In an earlier post, I referred to the work of Jan Gehl and his approach to “liveable cities”. One of the things he is trying to do is to civilise our cities, and remind us that the human scale is important. It is why some of his most renowned work has revolved around re-discovering pedestrian routes and re-thinking the balance between cars and people.
If a city with a considered balance between streets and roads, between people and cars can be considered civilised, then another measure of civility is surely how a city treats its cyclists.
So, if you believe that in order to encourage cycling, there needs to be an attention to cycling infrastructure on the Dutch or Danish model, then the way a city treats its cyclists has a physical form. There is a visible demonstration of commitment. This is an important distinction to make, as it means you can’t hide from the political implications of wanting to create a “world class” city (an avowed mission of the good burghers of Cardiff, unlikely as it may seem) – an aspiration of that kind has a real effect on the ground – your progress towards that goal can be measured in blue paint and kerbs.
A civilised attitude to accommodating cyclists and thus offering citizens a safe and viable alternative mode of transport also brings its own rewards, in the shape of benefits which themselves have an impact on quality of life and “liveability”. Improved health, less pollution, less congestion, more efficient public transport are just some of the widely understood arguments, which seem to be happily accepted by Councils and Governments everywhere in terms of written policies. What they haven’t realised is that accepting the argument and spouting platitudes is easy. It is the wholesale re-allocation of street space that is hard – and the lack of action stares us in the face.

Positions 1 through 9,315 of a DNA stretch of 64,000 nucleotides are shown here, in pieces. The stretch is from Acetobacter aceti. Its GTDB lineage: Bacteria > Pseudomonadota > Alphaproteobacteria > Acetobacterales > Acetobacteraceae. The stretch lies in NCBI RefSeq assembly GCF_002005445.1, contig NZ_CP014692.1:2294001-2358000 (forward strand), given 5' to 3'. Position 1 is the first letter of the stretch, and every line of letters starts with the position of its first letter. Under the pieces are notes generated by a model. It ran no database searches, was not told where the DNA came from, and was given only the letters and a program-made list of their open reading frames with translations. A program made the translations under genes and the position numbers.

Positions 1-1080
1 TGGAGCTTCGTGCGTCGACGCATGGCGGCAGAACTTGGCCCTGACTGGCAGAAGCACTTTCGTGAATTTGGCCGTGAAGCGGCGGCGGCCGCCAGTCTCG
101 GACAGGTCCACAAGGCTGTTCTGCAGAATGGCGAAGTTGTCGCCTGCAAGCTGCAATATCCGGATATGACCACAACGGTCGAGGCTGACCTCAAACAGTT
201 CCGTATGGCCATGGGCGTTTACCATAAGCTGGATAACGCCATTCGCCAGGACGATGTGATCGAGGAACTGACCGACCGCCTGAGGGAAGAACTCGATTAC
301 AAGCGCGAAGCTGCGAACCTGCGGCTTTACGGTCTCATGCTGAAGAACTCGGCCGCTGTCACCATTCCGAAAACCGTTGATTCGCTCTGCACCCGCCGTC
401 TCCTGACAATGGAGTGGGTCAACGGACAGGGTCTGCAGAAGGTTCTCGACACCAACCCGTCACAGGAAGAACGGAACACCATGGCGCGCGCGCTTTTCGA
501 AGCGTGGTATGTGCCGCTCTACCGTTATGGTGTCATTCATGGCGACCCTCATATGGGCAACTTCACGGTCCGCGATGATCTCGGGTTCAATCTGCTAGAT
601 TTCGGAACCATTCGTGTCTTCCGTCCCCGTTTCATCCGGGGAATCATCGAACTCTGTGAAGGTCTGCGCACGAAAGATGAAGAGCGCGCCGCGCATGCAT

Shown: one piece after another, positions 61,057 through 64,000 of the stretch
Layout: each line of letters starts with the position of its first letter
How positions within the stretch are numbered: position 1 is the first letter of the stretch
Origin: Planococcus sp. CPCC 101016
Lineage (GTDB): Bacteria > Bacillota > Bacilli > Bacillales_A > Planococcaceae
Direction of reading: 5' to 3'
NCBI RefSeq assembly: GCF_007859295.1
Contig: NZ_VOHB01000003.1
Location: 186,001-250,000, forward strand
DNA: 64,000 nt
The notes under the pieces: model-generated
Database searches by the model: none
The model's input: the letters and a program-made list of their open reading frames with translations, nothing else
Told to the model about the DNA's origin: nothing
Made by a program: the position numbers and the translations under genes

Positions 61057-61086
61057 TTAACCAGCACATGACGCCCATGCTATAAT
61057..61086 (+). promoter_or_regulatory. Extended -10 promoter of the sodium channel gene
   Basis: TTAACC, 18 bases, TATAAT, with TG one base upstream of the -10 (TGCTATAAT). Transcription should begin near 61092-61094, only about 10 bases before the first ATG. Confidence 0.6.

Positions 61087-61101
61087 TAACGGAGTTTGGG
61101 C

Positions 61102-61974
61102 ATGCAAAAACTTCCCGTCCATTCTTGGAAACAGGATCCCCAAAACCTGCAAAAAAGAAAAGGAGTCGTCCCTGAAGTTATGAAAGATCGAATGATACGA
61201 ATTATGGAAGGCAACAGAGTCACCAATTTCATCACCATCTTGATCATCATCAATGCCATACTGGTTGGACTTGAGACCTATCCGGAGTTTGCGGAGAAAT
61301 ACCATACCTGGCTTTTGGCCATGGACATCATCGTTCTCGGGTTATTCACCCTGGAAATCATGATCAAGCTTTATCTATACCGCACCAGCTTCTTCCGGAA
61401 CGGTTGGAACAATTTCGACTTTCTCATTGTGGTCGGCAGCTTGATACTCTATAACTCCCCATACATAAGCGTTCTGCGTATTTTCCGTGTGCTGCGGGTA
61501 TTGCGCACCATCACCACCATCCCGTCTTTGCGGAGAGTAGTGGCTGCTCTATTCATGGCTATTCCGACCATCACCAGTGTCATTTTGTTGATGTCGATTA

But how about some of the less obvious, but equally – if not more – important benefits that we should also champion. How about seeing people with a smile on their face as they cycle along? How about just being able to see people’s faces? How about a gentler pace in peace and quiet in the morning rush hour with just the tinkle of bells and whirring of gears to accompany the birdsong? How about the opportunity to say good morning to a fellow coommuter?
All intangible in terms of benefit. All immeasurable and unquantifiable. And yet at the very heart of what it is to be civilised.